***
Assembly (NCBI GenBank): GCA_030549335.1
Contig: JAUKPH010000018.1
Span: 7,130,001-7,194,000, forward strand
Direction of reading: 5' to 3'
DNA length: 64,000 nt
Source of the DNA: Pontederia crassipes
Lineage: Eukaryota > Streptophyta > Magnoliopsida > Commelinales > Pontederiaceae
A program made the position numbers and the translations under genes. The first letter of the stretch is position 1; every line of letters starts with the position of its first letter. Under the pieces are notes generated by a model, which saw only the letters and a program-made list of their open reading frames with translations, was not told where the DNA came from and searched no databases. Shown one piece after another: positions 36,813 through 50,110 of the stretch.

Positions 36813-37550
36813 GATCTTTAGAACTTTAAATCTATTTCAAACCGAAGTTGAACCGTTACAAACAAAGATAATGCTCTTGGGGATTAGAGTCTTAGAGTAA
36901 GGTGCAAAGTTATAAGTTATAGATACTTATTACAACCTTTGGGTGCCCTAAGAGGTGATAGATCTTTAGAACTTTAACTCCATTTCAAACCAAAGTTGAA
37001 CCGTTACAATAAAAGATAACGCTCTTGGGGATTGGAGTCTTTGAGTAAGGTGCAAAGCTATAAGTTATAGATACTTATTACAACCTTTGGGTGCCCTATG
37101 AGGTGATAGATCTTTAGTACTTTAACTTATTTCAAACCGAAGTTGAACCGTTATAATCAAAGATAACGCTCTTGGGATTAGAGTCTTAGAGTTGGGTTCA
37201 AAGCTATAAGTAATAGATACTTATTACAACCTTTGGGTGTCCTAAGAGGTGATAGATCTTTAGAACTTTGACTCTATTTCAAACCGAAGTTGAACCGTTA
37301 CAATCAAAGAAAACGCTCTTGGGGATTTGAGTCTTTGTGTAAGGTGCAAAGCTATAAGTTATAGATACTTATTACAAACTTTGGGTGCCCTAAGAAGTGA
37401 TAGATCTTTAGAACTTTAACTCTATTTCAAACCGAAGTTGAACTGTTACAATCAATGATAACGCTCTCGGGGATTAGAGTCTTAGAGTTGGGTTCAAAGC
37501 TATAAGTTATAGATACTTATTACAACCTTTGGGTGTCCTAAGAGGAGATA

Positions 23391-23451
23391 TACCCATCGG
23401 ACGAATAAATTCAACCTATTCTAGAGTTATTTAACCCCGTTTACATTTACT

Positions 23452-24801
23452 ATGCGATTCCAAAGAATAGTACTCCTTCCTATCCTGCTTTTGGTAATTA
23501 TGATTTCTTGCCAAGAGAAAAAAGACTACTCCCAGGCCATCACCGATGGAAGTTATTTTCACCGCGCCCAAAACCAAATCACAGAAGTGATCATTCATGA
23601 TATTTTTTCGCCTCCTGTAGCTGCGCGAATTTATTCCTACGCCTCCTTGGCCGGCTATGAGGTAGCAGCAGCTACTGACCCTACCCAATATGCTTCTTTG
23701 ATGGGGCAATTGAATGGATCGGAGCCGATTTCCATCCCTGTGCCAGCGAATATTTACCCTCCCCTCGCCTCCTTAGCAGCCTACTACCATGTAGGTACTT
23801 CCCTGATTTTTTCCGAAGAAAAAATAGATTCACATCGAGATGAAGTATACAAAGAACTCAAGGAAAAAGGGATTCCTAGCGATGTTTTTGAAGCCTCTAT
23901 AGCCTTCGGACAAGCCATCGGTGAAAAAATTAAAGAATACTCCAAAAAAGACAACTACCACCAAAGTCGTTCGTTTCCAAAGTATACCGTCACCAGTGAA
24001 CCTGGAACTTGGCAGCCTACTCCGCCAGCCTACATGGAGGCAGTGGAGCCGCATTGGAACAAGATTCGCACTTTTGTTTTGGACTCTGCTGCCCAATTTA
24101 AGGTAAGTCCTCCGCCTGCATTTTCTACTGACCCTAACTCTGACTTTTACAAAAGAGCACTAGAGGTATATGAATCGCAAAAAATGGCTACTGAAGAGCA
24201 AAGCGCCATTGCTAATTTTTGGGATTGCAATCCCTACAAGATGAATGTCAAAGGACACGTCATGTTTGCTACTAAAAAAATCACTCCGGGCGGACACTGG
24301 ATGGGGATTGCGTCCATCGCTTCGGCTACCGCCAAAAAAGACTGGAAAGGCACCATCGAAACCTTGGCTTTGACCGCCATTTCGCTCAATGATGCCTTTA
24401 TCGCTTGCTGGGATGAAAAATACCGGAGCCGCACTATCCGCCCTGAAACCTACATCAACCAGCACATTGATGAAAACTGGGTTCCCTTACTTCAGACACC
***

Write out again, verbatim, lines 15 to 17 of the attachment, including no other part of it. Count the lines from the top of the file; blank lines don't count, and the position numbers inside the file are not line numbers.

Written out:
37301 CAATCAAAGAAAACGCTCTTGGGGATTTGAGTCTTTGTGTAAGGTGCAAAGCTATAAGTTATAGATACTTATTACAAACTTTGGGTGCCCTAAGAAGTGA
37401 TAGATCTTTAGAACTTTAACTCTATTTCAAACCGAAGTTGAACTGTTACAATCAATGATAACGCTCTCGGGGATTAGAGTCTTAGAGTTGGGTTCAAAGC
37501 TATAAGTTATAGATACTTATTACAACCTTTGGGTGTCCTAAGAGGAGATA